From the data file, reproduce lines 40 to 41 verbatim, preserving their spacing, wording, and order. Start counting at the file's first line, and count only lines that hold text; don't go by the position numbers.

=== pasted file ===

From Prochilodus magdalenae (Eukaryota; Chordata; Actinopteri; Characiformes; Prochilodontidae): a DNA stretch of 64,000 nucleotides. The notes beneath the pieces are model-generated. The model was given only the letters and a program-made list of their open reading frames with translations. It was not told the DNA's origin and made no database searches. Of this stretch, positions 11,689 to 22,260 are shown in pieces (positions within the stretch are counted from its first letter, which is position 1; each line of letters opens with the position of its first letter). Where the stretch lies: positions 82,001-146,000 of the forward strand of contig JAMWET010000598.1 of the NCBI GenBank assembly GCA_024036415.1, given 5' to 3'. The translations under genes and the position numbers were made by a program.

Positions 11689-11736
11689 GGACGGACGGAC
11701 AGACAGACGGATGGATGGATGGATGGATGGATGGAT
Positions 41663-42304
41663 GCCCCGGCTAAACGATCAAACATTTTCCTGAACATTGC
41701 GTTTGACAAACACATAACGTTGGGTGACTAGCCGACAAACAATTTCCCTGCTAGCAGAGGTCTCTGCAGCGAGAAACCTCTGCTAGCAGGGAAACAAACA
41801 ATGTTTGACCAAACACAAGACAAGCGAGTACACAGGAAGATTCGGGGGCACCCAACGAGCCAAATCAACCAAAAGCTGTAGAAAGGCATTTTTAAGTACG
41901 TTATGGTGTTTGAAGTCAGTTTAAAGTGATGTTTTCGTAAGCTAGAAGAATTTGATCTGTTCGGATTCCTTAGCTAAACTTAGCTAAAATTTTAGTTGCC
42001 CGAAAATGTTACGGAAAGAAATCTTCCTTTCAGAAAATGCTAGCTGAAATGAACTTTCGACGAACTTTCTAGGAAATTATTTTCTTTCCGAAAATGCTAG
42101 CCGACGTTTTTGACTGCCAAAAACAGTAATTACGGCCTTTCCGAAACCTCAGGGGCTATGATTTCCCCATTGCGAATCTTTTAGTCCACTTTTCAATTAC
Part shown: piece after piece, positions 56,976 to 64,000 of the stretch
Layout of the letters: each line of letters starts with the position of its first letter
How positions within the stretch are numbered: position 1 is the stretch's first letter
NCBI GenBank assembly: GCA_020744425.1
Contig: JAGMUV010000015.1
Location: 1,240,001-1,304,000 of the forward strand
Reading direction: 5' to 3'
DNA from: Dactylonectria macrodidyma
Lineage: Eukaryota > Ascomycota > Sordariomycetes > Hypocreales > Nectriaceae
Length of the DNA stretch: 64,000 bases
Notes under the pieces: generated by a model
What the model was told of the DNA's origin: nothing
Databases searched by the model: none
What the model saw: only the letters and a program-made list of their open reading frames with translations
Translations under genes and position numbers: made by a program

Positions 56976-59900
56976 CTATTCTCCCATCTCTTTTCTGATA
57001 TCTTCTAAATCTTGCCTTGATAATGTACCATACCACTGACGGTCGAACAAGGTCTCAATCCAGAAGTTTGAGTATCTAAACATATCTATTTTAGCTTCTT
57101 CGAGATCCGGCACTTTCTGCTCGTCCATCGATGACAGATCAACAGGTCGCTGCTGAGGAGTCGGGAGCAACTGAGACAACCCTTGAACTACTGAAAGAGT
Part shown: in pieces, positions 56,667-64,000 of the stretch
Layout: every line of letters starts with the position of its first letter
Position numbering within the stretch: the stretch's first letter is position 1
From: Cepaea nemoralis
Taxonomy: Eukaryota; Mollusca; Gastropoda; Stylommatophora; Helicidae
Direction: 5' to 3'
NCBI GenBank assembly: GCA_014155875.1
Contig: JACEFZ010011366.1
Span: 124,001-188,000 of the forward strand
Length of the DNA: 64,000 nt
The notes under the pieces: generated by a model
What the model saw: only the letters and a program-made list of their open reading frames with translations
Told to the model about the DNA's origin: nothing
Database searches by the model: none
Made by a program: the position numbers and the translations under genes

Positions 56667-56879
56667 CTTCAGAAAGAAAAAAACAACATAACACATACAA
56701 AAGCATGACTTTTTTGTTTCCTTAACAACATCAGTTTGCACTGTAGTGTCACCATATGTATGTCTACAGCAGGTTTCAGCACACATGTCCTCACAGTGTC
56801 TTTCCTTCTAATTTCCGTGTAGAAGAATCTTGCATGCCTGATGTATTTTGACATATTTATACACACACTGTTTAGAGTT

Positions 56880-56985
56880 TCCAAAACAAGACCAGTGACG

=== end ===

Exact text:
Length of the DNA: 64,000 nt
The notes under the pieces: generated by a model